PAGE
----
- Text size | | |
Timor-Leste: UNHCR emergency relief operation spreads to those outside Dili
Briefing Notes, 16 June 2006
This is a summary of what was said by UNHCR spokesperson Ron Redmond – to whom quoted text may be attributed – at the press briefing, on 16 June 2006, at the Palais des Nations in Geneva.
UNHCR has stepped up its emergency relief operation in Timor-Leste and has started reaching out to tens of thousands of people who fled violence in Dili for surrounding areas outside the capital. Official estimates now indicate that there are more displaced people outside the capital (78,000) than those in the various settlements in Dili (69,000). In total, some 1,000 tents have now been delivered to the displaced in various locations.
Over the last two days, UNHCR has delivered 200 large tents to families camping in makeshift shelters of palms, leaves and tarpaulins near a Timorese army base at Metinaro – about 40 minutes east of Dili. More tents are in the pipeline for delivery once these have been pitched. The some 350 families at Metinaro who left Dili are originally from the eastern districts of Baucau, Vikeke and Los Palos but have lived in Dili for 10 years or more. They fled several weeks ago when their houses were targeted by people originally from the west of the country. They have set up camp near an army base of soldiers from the east.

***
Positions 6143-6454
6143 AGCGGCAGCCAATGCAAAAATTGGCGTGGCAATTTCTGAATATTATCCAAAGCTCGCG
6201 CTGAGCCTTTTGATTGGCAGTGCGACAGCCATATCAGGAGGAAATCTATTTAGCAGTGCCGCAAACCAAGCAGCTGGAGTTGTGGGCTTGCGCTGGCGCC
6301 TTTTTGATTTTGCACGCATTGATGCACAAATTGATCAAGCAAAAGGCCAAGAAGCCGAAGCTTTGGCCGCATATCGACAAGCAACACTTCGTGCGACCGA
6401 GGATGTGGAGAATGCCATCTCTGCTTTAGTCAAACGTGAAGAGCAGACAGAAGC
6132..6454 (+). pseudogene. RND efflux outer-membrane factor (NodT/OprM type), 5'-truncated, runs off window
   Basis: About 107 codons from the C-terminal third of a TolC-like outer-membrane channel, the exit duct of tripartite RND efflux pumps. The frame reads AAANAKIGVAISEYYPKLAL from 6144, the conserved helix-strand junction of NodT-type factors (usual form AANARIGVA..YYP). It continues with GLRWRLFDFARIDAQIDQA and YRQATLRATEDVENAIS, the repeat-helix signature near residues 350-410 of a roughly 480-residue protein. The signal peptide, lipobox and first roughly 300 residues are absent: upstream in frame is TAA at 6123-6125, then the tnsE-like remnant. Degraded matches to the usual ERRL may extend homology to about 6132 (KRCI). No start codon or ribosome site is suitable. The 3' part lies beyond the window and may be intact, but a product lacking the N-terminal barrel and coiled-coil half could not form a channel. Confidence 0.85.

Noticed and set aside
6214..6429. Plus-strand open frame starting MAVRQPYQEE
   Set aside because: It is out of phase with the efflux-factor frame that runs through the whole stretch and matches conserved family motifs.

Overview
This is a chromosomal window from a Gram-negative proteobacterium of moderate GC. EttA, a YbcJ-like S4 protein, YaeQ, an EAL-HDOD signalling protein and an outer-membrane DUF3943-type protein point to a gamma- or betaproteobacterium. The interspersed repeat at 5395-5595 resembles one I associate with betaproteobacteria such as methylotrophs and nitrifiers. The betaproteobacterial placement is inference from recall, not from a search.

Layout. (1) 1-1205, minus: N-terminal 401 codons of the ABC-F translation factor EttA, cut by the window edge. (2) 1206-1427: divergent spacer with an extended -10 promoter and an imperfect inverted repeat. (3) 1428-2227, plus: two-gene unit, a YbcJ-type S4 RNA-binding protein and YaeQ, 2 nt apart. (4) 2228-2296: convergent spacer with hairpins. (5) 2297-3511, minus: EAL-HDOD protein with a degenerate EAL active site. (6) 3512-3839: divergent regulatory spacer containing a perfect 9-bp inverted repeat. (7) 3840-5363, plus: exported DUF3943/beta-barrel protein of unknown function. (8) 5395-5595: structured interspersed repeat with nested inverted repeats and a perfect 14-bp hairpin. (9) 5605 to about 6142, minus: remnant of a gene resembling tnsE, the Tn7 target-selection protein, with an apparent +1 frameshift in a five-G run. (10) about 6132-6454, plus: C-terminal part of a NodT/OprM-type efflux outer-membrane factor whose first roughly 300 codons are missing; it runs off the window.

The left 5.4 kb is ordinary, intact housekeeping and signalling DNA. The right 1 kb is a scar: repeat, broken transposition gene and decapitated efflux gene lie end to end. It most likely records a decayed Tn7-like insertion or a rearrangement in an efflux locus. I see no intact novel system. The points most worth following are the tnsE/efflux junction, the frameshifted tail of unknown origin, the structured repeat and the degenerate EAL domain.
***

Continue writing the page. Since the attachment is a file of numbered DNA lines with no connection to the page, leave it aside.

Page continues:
UNHCR is continuing its assessments of areas outside of Dili and is liaising closely with other agencies to identify the needs of displaced people. Further information on the tens of thousands of displaced outside of the capital is needed before a response is finalised.
Meanwhile in Dili, families have moved into the newly established camp at the airport, where some 330 tents have now been pitched. UNHCR continues to identify additional parcels of land to be cleared in order to accommodate the 400 families who require tents at the site. Lights are already installed in the ablutions area, and electricians are working on lighting the camp. Australian troops are conducting regular patrols. At the national stadium, where a new camp is being established, 170 tents have been pitched and planning for the installation of services continues. At Don Bosco College, an existing encampment which is being improved, 72 tents have been pitched and a new location has been identified for a further 24 tents.
While the situation appears to have stabilised somewhat on the streets of Dili, we are still concerned for the physical security of people in the makeshift camps and settlements, particularly at night. We welcome the increased patrolling of foreign troops in areas where displaced people have gathered and are continuing to press for a boosted security presence.